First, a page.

munication with them makes its progress among us so slow that we are sometimes ready to fear that i[t]s general diffusion here is a blessing reserved for the next generation. If the doings of your meeting are published in the news papers or in any of the periodical religious publications we shall see them of course--if not we hope that some way will be taken to communicate the results to the Unitarians of Berkshire.
MANUSCRIPT: NYPL-GR (draft) ADDRESS: Revd Henry Ware--D. D.
Great Barrington Jan. 15 1825
I am very sensible of the compliment you pay me in applying to me as a contributor to your new work along with authors so celebrated as those whom you mention in a letter 〈of the 5 inst.〉 which I have just received from you. 2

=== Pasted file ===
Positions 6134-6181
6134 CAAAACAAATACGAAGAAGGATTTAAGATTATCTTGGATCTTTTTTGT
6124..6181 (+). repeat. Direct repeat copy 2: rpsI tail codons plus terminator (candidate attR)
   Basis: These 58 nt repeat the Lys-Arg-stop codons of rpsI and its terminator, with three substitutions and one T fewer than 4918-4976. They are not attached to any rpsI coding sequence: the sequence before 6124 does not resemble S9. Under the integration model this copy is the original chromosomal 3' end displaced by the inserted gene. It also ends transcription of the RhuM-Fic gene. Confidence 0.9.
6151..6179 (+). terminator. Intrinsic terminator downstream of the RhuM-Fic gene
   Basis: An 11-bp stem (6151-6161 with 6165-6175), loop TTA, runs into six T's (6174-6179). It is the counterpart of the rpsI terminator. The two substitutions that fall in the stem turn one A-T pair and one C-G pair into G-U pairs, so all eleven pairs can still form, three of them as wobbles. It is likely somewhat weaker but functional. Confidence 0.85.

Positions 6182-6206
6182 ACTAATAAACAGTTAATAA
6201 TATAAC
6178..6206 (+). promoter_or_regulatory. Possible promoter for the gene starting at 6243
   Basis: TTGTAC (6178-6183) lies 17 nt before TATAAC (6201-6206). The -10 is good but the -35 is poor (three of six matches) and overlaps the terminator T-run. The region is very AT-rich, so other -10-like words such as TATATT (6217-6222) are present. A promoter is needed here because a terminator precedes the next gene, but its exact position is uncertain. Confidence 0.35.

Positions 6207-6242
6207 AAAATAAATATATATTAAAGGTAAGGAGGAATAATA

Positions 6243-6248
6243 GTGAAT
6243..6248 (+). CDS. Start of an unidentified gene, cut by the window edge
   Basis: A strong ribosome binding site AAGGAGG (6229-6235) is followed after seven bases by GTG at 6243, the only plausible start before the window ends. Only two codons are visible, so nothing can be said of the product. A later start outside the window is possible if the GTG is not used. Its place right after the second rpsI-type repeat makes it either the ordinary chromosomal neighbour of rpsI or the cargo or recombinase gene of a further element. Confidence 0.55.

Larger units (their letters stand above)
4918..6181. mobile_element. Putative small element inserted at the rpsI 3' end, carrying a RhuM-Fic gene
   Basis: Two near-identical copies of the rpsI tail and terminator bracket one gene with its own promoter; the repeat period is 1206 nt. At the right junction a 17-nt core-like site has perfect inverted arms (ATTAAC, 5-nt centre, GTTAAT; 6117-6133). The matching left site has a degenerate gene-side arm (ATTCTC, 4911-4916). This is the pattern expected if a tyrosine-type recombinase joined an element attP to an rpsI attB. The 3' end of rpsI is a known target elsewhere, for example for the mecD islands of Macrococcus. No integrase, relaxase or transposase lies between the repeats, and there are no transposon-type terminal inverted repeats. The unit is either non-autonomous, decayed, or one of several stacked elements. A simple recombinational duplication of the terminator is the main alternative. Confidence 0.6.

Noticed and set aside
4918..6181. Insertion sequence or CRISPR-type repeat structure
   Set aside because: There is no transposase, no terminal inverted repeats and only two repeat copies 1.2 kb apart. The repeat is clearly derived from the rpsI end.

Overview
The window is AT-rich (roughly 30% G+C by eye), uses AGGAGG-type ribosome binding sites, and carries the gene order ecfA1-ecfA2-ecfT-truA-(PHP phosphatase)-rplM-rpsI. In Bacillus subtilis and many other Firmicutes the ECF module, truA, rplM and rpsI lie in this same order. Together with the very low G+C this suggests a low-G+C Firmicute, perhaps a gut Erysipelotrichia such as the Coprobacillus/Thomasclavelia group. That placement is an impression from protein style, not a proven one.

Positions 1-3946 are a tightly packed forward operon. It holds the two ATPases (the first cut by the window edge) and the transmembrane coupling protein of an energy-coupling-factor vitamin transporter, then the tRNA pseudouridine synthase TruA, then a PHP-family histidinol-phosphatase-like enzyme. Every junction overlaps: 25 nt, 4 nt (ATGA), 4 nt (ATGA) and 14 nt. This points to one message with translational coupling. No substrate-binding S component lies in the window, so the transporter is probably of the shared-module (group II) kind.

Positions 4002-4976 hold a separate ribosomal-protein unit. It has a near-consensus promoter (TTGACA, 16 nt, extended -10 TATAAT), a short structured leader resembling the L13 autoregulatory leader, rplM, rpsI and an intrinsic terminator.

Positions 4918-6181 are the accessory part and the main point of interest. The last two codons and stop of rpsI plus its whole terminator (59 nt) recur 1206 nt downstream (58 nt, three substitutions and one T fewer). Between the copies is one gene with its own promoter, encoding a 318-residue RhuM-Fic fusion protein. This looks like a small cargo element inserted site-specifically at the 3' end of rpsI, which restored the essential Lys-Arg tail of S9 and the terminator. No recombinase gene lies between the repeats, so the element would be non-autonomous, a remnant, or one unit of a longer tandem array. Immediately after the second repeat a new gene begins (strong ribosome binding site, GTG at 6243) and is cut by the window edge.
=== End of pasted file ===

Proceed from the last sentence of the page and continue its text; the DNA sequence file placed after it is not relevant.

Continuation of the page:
You may consider me as a contributor, in my way, that of verse I mean, to the work.
As to the matter of compensation I am too poor to work for nothing and we have a great modern authority for the maxim, that a man ought to be paid as well for the sweat of his brains as that of his brow.
I do not however wish to fix upon any definite compensa[tion] myself. --I am willing to leave it to you to judge of the value of the articles I shall send you & shall be content with whatever amount you shall think I ought to receive.-- 3
Your obt servt
WM C BRYANT
P. S. I shall expect to receive a copy of the work.
W C BRY'T.
MANUSCRIPT: NYPL-GR (draft).